The ARLIS/NA Archives
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Archives: Guidelines & ProceduresBy Maryly Snow, Fall 1995, revised by Nedda Ahmed, Winter 2005, revised by Rebecca Price, April 2009.
The ARLIS/NA Archives are housed in the University Archives at the University of Illinois at Urbana-Champagne. The University Archives at UIUC has a particular interest in archives of professional societies and collects selectively in that area. They hold collections such as the Archives of the American Library Association and the Advertising Council.
Until the winter of 2009, ARLIS/NA Archives were housed at the University of Syracuse, along with such society archives as those of the Industrial Designers Society of America, the Albert Schweitzer Fellowship, the Society of Christian Ethics, and numerous adult and continuing education societies. ARLIS/NA and Syracuse found each other through Antje Lemke, professor emeritus from Syracuse and friend of the former head of Special Collections, Amy Doherty. Antje was the recipient in 1987 of the ARLIS/NA Distinguished Service Award and an ARLIS/NA honorary life member. Syracuse University was no longer able to process our archives, maintain sufficient control, or provide sufficient access to our archives. We elected to relocate the archives to the UIUC Archives.
The following main record groups of ARLIS/NA papers have been established:
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What to send to the archives?The executive director's and headquarters files and the presidents' files are to be complete. That is, copies are kept of everything that fits within the general weeding guidelines established by UIUC, including copies of items received from other people and groups.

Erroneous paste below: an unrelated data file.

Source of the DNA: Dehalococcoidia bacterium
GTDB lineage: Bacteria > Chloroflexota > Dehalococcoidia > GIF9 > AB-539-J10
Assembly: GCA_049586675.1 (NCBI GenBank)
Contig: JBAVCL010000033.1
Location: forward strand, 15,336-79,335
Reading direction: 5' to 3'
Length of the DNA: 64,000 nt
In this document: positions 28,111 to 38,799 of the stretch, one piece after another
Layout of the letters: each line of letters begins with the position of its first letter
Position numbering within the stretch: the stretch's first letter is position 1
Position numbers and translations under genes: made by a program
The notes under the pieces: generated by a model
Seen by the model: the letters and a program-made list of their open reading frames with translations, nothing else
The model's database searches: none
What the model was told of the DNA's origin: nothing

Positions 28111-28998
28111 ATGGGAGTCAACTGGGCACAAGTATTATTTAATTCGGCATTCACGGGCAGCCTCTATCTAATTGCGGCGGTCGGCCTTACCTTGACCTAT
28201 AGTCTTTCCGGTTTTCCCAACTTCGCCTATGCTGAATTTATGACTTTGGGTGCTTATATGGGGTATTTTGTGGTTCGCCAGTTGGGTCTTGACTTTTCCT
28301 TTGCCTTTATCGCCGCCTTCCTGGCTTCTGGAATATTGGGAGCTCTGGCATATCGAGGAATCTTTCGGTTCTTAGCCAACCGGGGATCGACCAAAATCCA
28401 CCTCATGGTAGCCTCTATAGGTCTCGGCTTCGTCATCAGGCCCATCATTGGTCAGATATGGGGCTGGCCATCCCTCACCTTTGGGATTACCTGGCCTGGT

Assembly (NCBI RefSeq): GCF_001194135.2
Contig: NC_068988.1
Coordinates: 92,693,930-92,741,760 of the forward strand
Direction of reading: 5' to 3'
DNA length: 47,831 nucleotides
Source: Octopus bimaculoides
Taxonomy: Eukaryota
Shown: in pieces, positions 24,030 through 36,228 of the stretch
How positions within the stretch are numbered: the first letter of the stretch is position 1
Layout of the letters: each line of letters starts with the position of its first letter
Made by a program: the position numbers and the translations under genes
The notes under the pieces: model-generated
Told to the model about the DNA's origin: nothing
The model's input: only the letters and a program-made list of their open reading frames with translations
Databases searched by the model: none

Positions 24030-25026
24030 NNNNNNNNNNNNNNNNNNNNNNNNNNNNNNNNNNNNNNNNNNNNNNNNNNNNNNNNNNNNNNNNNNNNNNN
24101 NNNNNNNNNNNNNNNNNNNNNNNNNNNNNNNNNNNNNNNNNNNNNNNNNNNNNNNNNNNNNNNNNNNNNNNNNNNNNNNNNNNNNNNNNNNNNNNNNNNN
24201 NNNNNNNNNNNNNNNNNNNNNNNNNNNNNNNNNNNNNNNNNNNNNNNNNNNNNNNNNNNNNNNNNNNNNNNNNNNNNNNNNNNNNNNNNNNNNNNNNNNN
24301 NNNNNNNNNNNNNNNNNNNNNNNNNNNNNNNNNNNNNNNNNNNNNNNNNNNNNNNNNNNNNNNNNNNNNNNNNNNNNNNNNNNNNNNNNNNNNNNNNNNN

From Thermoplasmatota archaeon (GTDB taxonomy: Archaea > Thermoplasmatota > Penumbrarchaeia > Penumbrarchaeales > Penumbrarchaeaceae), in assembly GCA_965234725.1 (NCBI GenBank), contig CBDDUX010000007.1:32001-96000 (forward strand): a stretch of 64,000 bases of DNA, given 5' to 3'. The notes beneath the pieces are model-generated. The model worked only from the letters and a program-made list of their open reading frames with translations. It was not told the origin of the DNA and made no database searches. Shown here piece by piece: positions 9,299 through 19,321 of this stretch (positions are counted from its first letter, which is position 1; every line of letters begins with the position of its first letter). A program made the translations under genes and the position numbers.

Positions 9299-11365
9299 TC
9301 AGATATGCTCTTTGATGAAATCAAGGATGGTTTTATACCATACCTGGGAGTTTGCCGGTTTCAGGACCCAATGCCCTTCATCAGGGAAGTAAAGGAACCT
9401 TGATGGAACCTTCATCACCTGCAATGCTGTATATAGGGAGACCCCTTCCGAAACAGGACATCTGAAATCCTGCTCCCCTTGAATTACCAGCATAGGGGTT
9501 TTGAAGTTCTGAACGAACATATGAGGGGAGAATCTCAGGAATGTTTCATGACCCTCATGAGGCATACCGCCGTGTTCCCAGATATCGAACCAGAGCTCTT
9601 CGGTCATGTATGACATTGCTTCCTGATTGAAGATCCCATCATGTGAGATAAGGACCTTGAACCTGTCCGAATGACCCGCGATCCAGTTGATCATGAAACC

All other files are to include only items generated by that individual or group, or original incoming material. On a practical level, groups or individuals other than the executive director and president would keep for the archives only material that they themselves wrote, or items that were sent to them as the primary recipient. They would not keep copies of reports or correspondence generated by other individuals or groups unless they had received the original or the only copy sent to ARLIS/NA.
The net effect of this arrangement is that there should be in the archives three copies of most major documents and reports (in the executive director's files, in the president's files, and in the generating individual or group's files), and one or two copies of other items (one copy if they were sent to or received from an outside agency or individual and two copies if they were sent to or received from another ARLIS/NA entity).
Conference archives are dealt with separately in the Conference Planning Manual, but, briefly, conference co-chairs and committee members should include with their final reports any documents (such as forms, form letters, contracts) that could have permanent value to future conference planners. The original copy of the conference final report is deposited in the society archives. Correspondence that sheds light on the intellectual development of the program may also be retained for the archives. Routine, repetitive correspondence and other papers dealing with such matters as tours, transportation, exhibits, social events, and registration, should be offered to the following year's conference planners and then discarded.